Last year, while on a panel at AWS re: Invent, I got one of the most honest and troubling questions I have ever received. A young woman asked, “How can I capitalize on being different and being the only woman on my team?” She admitted that while more diversity was needed, there were definite perks to being the “only one”.

She’s not alone. I’ve also been guilty of basking in the joys of being “The One”. At one point or another, I’ve been the only black, the only woman, only Muslim, first generation American, and most recently, one of the only black women to raise $1 million or more in VC. Friends, family, colleagues and the media touted these firsts as badges of honor that set me apart from others; and with enough repetition, I believed them.

Mind you, the accolades and lifetime opportunities are generally well-served and oftentimes hard won. Most of us have been through the gauntlet and paid more than our share of dues. So, it’s understandable to be proud, perhaps even protective, of our coveted places in the sun. The challenge, though, is that in the midst of reaching those top slots, we often fail to consider the other 99% who remain unrepresented.

One of the many downsides to being a “Corporate Unicorn” is that many of us may feel threatened when another person within our minority group is on board. Since the coveted “diversity seat” at the next level is usually reserved for only one of us, we become painfully aware that we are being compared to and pitted against one another. Even with the best intentioned people, the pressure to vie for space in this rarified air is real.

But, imagine if there was a more empowered alternative to “The One” experience.

I was reminded recently, as I watched the runaway hit movie Black Panther, that success increases exponentially when it is approached as a shared experience of group excellence. As I sat in a crowded theater, I was delighted to watch powerful black and female characters “killing it” in a technologically advanced society. While this may have appeared unusual to mainstream western audiences, it was quite natural, as a Nigerian, to see women and men who looked like me portraying captains of industry in the sciences, academia, law and government. I’ve always known professional excellence to be a cultural norm; not an exception.

So, it was a reminder that the perspective of “success scarcity” is not a given. This limited belief is a learned behavior. When a few are elevated at the expense of the many, it has detrimental effects for the chosen and the forgotten. It subconsciously puts people in one of two camps. They are marginalized and undervalued or accepted but alienated.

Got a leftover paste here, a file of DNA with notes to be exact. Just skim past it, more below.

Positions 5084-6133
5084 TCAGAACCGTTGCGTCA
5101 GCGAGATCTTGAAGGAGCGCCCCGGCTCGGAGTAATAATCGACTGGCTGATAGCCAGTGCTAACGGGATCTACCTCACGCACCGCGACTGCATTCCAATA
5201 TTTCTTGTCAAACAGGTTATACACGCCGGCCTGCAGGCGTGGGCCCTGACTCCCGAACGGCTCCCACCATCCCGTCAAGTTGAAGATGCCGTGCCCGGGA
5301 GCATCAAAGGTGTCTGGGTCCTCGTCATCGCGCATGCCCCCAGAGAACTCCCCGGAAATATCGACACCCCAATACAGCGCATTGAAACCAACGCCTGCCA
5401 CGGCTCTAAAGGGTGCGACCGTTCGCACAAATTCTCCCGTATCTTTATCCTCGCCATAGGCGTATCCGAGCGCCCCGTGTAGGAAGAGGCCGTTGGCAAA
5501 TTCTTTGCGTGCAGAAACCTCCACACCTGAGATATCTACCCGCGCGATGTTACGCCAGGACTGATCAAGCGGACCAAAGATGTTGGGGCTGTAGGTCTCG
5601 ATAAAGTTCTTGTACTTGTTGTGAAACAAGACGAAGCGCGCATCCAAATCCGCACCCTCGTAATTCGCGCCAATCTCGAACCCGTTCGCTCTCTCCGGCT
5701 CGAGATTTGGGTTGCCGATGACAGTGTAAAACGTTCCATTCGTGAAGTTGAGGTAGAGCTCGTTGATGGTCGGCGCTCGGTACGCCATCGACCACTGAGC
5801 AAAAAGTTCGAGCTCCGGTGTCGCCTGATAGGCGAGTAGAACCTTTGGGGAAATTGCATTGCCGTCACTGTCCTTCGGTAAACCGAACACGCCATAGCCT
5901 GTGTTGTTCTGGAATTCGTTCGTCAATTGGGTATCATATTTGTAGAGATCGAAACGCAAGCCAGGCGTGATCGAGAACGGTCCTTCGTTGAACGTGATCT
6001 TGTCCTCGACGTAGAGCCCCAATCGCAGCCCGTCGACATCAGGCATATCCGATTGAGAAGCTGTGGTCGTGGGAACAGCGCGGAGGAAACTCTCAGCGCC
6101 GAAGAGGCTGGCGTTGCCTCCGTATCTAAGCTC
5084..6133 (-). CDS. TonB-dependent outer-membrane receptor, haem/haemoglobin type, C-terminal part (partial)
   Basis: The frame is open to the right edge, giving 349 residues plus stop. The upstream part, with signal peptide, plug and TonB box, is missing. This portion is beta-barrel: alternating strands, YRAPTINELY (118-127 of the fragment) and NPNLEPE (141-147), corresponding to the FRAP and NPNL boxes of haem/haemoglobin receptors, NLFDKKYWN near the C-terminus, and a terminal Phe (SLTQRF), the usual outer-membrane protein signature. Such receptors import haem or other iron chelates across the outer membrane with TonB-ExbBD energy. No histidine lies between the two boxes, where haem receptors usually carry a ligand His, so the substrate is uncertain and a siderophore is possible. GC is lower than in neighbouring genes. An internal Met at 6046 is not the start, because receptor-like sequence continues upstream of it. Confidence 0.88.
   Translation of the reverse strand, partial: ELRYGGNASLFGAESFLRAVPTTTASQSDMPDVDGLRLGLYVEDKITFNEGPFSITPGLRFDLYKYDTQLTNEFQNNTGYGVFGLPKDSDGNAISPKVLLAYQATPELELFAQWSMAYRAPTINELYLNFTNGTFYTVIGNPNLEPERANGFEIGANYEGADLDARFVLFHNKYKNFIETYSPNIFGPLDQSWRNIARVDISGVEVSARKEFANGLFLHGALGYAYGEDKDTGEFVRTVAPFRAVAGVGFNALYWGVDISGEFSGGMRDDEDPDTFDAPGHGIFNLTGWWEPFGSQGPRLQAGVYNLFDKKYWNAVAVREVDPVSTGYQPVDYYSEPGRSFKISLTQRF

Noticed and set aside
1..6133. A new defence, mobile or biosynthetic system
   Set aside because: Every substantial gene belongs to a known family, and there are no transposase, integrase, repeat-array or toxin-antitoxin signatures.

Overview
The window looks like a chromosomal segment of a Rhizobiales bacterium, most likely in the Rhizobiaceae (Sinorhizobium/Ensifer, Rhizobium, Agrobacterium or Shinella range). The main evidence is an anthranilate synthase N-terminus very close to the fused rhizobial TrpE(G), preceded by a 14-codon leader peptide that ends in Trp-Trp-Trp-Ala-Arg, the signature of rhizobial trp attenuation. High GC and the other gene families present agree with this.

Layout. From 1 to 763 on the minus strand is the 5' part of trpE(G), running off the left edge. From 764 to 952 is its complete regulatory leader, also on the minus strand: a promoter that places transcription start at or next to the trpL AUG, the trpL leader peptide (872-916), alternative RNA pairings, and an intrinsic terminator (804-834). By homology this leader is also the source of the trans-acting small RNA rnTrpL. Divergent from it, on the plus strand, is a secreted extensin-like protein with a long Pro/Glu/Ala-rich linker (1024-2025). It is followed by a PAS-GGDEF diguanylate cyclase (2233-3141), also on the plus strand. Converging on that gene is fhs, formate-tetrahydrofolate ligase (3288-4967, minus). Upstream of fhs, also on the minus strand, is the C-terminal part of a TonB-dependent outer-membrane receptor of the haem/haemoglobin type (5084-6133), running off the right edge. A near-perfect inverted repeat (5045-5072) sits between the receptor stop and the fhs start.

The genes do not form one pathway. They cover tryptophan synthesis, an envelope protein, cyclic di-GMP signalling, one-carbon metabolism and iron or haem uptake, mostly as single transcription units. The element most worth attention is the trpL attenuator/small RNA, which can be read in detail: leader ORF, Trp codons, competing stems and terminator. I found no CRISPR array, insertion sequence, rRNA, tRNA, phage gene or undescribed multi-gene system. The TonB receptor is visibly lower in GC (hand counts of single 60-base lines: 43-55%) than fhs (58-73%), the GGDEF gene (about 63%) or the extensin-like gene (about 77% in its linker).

What was so powerful about Black Panther is the important subtext of collective elevation. It modeled both the antagonist’s experience of an aspiration born out of alienation and the protagonist’s strength in leading from a place of tribal inclusion. While, practically-speaking, we are far from the fantasy of a utopian society, we can borrow from this idea of an inclusive leadership style that has both collective value and personal benefits.

As Unicorns, we will always be faced with having to educate others. Our very presence represents a departure from the norm in many environments. So, there is value in fully owning our positions and letting others see that our presence isn’t just an anomaly. We are representatives of a “new normal”. But in addition to representing our own empowered positions, we can also serve as change agents within our spheres of influence. The best way to diffuse unhealthy competitive environments is to change them, hire more diverse teams. In spaces where there are only two of us, we’re likely to feel more competitive. It’s human nature. At higher numbers, however, we are apt to feel happier and are more collaborative in welcoming and inclusive spaces.

Workplaces that are diverse by design allow us to be our authentic selves. This might sound like nothing more than a popular buzz phrase; but authenticity matters! Personally, my authentic self is my most liberated self. It means not thinking twice about wearing a hijab or my natural hair to work. It’s bringing a different perspective that may shake things up a little or a lot. It’s about a safe space in which all the ills of society may not be resolved, but they are acknowledged. It’s a far more creative, innovative and progressive professional space.

When people’s authenticity is valued and they are surrounded by others of the same gender, race, cultural background, religion, sexual orientation, etc., workplaces are healthier and more productive. Inclusivity makes good business sense. It leads to increased productivity. Studies show that racially diverse teams outperform non-diverse ones by 35. A cognitive intelligence study done by MIT engineers showed that successful teams had three things in common: they gave one another roughly equal time to talk, they were sensitive towards each other (even in awkward situations), and they included more women — making them the most diverse.

Given these insights about the downsides of being the “The One”, my response to the young lady’s question was perhaps not what she expected; but hopefully it provided food for thought. I encouraged her not to fall into the Unicorn mind trap. None of us, alone, is enough of a representation of an entire group of people. The view from the top is beautiful, but it doesn’t last long if there’s no one there but you. The attention we receive for being “The One” is exciting in the short run. But long term, our careers, our successes and our everyday experiences at work are so much richer and more fulfilling when we cultivate a diverse, supportive and collectively empowered tribe. I encouraged her to try it.